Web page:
The slightly different Robson tuners are a work of art here with keystone buttons and modern screw bushings, and a single screw attachment on the back. Conversely, both guitars use rather generic chromed-metal ‘football’ jack plates, but these will be replaced on the production models with engraved plates.

Robson Renegade

(Image credit: Future / Olly Curtis)

Feel & Sounds

The body size obviously has a major impact on the different feels of these two instruments, yet the one-piece necks, which both have small volutes under the truss rod access cavities, feel pretty similar – and this is reflected in their dimensions.

The Renegade’s artful dress doesn’t overshadow its exceptional feel

The Renegade’s slightly flat-backed and full-shouldered version of a relaxed C measures 21.1mm at the 1st fret, 22.3mm by the 12th; the Paradise 73 is virtually identical in feel and size. However, while both have generous nut widths of 43.8mm (Renegade) and 44.8mm (Paradise), the string spacing on the Renegade is a little more cramped at 34.5mm, as opposed to the 37mm spread of the Paradise, while the bridge spacing is the opposite: very slightly narrower on the Paradise. Devilishly small details, but – like the setup – they do affect the playability. 

Both fingerboard radiuses are slightly more cambered at 254mm (10 inches) than the saddle radius (305mm/12 inches), but the setups feel good, though we did just tweak the relief on both and the string height on the bass side of the Paradise to give it a little more air. There’s a little rounding to the heels on both, which adds comfort, a hint of modernism that continues with the dual-action truss rod and decent-sized frets – measuring approximately 2.38mm wide by 1.25mm high.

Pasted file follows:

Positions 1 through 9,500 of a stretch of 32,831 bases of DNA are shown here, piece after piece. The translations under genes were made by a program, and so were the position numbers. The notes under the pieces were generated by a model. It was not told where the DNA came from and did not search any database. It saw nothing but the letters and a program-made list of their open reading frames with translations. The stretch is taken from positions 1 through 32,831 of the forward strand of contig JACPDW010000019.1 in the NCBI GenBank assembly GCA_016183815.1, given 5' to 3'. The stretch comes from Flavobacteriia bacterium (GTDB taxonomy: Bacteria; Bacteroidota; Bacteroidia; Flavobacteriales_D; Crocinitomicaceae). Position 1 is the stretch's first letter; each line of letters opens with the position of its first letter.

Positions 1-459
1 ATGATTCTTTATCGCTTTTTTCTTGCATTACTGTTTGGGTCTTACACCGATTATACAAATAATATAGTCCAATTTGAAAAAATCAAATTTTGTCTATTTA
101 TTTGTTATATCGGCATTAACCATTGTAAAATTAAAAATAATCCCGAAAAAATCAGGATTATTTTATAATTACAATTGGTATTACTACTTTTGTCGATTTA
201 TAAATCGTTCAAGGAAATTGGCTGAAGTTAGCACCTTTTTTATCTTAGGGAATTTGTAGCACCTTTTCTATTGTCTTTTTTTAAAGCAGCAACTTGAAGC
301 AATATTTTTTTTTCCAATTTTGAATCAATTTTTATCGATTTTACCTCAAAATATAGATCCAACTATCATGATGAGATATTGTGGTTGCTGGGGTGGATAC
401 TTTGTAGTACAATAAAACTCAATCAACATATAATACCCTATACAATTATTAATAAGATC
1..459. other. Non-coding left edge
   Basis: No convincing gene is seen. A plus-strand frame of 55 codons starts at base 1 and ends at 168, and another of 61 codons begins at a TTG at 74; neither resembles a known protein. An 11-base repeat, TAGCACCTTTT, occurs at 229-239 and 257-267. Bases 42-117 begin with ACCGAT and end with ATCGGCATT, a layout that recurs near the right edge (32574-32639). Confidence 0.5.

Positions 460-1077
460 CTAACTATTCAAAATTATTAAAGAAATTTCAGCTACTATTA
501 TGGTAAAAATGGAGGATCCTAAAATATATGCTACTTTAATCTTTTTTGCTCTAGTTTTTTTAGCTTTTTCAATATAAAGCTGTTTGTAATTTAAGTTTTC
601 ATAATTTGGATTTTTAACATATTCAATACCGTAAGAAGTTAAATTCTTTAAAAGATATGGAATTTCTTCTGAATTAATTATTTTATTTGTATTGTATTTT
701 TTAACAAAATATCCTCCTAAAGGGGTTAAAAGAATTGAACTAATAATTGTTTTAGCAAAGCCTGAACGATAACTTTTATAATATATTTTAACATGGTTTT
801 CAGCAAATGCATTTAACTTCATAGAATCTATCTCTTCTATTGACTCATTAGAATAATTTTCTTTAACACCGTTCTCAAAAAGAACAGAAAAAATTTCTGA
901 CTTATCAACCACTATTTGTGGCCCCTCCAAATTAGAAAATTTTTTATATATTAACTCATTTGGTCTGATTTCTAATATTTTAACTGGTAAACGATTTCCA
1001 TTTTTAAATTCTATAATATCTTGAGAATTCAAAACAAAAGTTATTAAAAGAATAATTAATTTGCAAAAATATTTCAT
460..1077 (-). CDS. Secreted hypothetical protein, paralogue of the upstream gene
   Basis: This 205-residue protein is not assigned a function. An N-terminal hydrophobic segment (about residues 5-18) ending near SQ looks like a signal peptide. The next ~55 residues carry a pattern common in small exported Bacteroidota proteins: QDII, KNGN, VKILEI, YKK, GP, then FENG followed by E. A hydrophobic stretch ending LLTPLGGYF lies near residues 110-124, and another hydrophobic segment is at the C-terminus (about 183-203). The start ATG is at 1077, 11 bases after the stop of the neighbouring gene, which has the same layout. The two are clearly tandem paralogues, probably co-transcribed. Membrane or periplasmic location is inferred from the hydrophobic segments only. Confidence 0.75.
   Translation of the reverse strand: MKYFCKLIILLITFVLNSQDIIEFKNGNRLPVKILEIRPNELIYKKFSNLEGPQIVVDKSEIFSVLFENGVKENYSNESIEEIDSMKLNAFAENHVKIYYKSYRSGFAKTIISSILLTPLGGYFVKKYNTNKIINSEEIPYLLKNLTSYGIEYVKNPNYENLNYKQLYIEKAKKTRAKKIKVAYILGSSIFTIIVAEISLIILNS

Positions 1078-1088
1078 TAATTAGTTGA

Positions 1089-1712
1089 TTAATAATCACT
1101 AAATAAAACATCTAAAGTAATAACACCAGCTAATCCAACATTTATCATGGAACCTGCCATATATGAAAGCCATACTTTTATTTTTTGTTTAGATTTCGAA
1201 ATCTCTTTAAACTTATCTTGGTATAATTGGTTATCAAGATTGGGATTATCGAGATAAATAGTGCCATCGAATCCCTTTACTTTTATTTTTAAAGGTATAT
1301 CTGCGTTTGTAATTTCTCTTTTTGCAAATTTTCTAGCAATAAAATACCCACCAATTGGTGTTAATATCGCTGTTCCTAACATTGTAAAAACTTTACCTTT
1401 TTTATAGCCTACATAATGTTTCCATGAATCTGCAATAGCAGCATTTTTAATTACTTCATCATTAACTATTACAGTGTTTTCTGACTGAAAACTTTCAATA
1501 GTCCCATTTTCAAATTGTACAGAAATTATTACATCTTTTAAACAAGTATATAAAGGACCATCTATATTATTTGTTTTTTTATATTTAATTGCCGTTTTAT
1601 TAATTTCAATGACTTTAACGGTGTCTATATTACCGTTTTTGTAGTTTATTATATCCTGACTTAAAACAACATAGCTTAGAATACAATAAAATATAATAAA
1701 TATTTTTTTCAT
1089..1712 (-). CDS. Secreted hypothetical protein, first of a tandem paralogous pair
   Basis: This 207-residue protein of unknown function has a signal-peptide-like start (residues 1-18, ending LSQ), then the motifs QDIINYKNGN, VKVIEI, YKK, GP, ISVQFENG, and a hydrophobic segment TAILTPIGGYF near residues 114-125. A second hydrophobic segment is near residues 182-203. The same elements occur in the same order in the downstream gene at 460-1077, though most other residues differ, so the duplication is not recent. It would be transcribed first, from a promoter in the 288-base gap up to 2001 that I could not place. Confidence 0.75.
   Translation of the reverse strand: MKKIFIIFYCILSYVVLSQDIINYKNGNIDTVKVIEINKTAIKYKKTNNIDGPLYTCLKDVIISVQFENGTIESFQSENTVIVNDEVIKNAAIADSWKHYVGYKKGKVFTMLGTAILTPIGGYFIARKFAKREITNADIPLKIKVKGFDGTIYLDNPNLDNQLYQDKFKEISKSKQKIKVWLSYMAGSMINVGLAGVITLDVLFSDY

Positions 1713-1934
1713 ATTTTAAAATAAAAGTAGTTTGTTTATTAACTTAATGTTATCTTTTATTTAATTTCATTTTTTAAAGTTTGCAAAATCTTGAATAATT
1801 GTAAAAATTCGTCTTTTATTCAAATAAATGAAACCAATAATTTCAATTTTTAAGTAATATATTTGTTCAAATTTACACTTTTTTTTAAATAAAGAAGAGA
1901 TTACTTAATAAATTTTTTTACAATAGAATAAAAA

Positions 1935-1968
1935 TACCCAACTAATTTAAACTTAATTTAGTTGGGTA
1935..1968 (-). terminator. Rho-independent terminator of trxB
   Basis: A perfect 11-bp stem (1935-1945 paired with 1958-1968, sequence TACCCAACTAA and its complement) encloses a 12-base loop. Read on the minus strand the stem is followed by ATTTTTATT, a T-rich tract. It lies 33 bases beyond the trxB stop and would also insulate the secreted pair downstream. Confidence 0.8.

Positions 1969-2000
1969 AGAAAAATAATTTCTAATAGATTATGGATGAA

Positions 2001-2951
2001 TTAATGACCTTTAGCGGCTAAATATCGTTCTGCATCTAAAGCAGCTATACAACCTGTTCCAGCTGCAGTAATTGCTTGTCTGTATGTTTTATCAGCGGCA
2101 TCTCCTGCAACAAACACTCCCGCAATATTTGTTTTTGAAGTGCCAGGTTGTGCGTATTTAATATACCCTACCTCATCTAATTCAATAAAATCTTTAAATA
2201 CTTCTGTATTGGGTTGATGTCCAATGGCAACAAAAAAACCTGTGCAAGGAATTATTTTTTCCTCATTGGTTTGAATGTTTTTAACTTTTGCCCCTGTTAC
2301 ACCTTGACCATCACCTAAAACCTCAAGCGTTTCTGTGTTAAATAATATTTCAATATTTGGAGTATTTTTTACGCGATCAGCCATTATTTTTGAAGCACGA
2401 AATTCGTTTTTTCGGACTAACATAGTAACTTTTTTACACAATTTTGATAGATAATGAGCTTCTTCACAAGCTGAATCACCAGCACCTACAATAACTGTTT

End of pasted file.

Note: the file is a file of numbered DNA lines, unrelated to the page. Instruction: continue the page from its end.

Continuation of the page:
Robson Paradise 73

(Image credit: Future / Olly Curtis)

From its acoustic response, which is very ‘new guitar’ and lively, the Renegade comes across as slightly mid-scooped plugged in, and we sense that is as much about its chambering as it is the pickup voicing. 

Compared with our Burstbucker-equipped Les Paul Classic, it sounds a little more polite with less LP grind to the voice, a little brighter and nodding towards a Deluxe’s mini-humbuckers. There’s nothing wrong with that, of course, and there’s a good quality to the sound that can easily be bundled into the PAF ballpark. 

That said, a little more clarity to the neck wouldn’t go amiss and a touch more grind on the bridge, either. On its own, however, it has plenty of merit, not least as an engaging player. It’s a pretty cool piece.